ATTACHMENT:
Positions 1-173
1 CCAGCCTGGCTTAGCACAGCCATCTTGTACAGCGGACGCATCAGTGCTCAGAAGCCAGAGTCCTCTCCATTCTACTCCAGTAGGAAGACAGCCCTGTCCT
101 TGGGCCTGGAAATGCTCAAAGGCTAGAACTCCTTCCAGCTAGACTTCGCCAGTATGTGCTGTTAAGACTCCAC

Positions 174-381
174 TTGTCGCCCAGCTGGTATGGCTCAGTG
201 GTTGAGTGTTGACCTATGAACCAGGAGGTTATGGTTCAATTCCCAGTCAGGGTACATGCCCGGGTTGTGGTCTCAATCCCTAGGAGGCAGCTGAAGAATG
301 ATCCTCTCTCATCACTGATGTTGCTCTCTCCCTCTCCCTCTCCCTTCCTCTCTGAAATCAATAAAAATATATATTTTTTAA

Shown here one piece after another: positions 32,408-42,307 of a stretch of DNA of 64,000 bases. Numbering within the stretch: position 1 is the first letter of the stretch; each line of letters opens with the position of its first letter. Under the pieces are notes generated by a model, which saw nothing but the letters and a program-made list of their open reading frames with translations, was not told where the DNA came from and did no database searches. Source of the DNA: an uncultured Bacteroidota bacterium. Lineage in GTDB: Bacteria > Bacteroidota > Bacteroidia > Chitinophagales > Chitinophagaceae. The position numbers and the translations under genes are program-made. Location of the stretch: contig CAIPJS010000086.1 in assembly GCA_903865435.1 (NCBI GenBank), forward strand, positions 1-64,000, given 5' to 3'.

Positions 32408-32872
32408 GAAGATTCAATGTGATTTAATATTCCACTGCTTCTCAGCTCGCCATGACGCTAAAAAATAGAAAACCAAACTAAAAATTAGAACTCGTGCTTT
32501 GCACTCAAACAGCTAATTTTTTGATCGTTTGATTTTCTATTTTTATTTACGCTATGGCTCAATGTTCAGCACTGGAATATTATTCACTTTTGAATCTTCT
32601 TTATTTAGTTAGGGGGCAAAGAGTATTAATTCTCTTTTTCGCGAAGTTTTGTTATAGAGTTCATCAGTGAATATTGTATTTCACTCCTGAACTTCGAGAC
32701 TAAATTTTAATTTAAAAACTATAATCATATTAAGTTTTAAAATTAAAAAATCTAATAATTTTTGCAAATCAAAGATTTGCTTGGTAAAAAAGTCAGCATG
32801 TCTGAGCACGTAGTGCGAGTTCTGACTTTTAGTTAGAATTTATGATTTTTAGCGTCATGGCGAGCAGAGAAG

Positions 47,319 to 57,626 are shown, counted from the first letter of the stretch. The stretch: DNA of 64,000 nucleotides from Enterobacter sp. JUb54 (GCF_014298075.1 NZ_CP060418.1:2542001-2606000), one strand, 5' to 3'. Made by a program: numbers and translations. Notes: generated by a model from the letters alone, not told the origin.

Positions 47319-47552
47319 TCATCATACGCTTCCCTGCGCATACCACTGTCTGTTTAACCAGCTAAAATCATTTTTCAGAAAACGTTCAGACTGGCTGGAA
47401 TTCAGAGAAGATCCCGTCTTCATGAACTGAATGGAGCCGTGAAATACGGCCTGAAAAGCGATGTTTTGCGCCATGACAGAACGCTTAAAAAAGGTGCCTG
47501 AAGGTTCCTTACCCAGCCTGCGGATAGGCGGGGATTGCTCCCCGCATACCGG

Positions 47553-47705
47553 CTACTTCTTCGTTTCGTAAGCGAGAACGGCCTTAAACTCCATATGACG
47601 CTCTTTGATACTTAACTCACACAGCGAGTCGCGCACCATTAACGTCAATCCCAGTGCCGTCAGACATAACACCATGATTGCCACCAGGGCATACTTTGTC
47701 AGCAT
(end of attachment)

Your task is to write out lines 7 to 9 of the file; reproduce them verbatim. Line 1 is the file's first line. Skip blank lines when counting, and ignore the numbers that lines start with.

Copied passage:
301 ATCCTCTCTCATCACTGATGTTGCTCTCTCCCTCTCCCTCTCCCTTCCTCTCTGAAATCAATAAAAATATATATTTTTTAA

Shown here one piece after another: positions 32,408-42,307 of a stretch of DNA of 64,000 bases. Numbering within the stretch: position 1 is the first letter of the stretch; each line of letters opens with the position of its first letter. Under the pieces are notes generated by a model, which saw nothing but the letters and a program-made list of their open reading frames with translations, was not told where the DNA came from and did no database searches. Source of the DNA: an uncultured Bacteroidota bacterium. Lineage in GTDB: Bacteria > Bacteroidota > Bacteroidia > Chitinophagales > Chitinophagaceae. The position numbers and the translations under genes are program-made. Location of the stretch: contig CAIPJS010000086.1 in assembly GCA_903865435.1 (NCBI GenBank), forward strand, positions 1-64,000, given 5' to 3'.

Positions 32408-32872